By: Kierstin Rhinier
As Black History Month starts its celebration for the 2012 year we, at the Rohrbach Library, want to bring you interesting facts about African-American authors, as well as other fun facts about the month. In honor of celebrating the month, we are also going to take the time, today, to note the birthday of Langston Hughes, a great African-American poet.
Born in 1902 in Joplin, Missouri, Hughes was part of an abolitionist family. He did not stay in Joplin all of his life, but instead moved around and continued to do so through his adult years. Hughes began writing poetry in 8th grade where he was elected the class poet. Once he got to high school, he also got involved in the school newspaper and yearbook and began writing creatively, branching out into short stories and plays. He was influenced through his school years by Carl Sandburg and Walt Whitman.
Due to the major influence of his father, Hughes attended Columbia University where he studied Engineering. His father did not believe that he could make a living based only on writing, but Hughes dropped out with a B+ average because of racial prejudice and an interest in the neighborhood of Harlem, where he spent most of his time. Before he dropped out of college, Hughes had his first poem published in Brownie’s Book in 1921. The poem was called “The Negro Speaks of Rivers.”
While Hughes was in Harlem, his poetry took on a rhythmic blues sound, which he referred to as “The Weary Blues.” During the Harlem Renaissance, Hughes wrote even more works, and this was the time period of his life that he was most published. Langston Hughes’ dream was to be a poet, but was often called a black poet instead. He did not let this stop him from writing and achieving great things; “No great poet has ever been afraid of being himself,” he said. He lived his writing career to the fullest completing many different genres of works. From books of poems, novels and autobiographies, plays, short stories, children’s poetry, magazine articles, and even operas, Hughes spent the rest of his life writing as many things as he could. On May 22, 1967 Hughes died from a complication during surgery that was related to his prostate cancer.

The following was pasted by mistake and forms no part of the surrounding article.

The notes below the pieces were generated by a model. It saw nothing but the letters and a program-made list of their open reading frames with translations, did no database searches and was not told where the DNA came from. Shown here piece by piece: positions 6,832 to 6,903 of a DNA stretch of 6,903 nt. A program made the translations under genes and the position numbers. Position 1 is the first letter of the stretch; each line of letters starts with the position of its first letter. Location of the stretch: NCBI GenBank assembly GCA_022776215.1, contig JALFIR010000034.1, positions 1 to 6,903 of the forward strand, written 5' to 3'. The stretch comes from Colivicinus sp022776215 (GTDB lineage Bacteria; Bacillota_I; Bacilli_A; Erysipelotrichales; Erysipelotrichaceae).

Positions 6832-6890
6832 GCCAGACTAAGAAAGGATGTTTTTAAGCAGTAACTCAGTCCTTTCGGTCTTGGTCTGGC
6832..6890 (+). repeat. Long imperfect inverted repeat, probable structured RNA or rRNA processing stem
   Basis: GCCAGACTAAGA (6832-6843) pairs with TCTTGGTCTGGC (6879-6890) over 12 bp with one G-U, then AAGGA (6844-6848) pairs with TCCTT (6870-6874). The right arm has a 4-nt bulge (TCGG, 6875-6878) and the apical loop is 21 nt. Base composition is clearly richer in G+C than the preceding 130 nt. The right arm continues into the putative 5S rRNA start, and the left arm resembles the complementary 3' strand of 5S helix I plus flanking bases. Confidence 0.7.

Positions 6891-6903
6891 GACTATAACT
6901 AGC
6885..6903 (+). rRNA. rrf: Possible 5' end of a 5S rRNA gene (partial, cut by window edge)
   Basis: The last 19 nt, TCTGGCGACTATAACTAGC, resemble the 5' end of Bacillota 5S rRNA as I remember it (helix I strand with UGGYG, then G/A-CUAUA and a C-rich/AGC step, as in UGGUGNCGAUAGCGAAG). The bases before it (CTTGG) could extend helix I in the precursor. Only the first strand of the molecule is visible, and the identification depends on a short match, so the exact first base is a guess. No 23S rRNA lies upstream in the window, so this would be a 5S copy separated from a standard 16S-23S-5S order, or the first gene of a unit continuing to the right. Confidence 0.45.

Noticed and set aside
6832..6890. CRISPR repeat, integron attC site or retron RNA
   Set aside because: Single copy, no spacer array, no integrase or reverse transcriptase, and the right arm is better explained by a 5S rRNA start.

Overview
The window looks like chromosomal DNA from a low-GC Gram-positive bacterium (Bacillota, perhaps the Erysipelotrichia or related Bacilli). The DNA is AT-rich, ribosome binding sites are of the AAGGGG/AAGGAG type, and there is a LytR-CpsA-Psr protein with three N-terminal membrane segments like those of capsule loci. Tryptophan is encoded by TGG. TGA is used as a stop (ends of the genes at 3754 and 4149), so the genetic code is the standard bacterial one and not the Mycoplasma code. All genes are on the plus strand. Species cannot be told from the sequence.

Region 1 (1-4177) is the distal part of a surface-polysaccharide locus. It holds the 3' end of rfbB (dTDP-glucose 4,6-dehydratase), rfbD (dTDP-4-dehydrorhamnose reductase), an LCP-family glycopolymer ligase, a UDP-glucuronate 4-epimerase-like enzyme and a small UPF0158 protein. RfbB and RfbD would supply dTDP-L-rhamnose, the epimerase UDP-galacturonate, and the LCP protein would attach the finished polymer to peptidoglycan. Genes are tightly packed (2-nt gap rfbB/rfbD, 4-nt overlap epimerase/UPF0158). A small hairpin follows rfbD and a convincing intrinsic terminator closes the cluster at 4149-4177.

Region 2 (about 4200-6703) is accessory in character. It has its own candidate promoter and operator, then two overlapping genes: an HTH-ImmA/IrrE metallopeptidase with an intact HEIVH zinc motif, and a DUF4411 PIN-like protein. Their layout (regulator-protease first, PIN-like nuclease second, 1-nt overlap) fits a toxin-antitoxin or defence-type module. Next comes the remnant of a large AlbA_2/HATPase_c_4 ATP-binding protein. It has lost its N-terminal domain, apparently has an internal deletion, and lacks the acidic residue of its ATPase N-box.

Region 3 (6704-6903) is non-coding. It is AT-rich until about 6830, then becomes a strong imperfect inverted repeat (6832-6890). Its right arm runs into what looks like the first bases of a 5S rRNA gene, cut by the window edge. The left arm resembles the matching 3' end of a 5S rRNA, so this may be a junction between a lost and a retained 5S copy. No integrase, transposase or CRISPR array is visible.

Some other key African-American poets or verse writers were Harriet Tubman and Maya Angelou. Tubman is not normally marked down in the history books as a poet, but the slave songs she sang and taught others while helping them get to the Underground Railroad are a big piece of history. “The Gospel Train” was often a nickname for the Underground Railroad to escape notice from plantation owners or overseers. She sang simple hymns that had meanings of endurance and the belief in a better afterlife. These songs allowed the slaves to communicate with each other as well as give important information about areas to avoid or use caution in. Tubman was also known as “Moses” and helped to rescue over 120 people by creating hymns that got slaves to freedom.
Maya Angelou has a passion in all the arts, including, dance, music, performance, and poetry. Angelou is most known for her poetry as well as her most famous piece of published work, “I know Why the Caged Bird Sings,” which came out in 1970. Before the publication of this book, Angelou worked with both Malcolm X and Martin Luther King Jr. for organizations and conferences in America. The discrimination that Angelou experienced in her life, and especially when she lived for a short time in Stamps, Missouri, helped to mold her faith and values of African-American families, communities, and cultures. She has published over 30 different works since the beginning of her career in performance and writing.
To read some of these different authors’ works, visit Rohrbach Library. If you would like to read more about Black History Month, consult U.S. Black History for facts and history.
Image Credit: Mapping the African American Past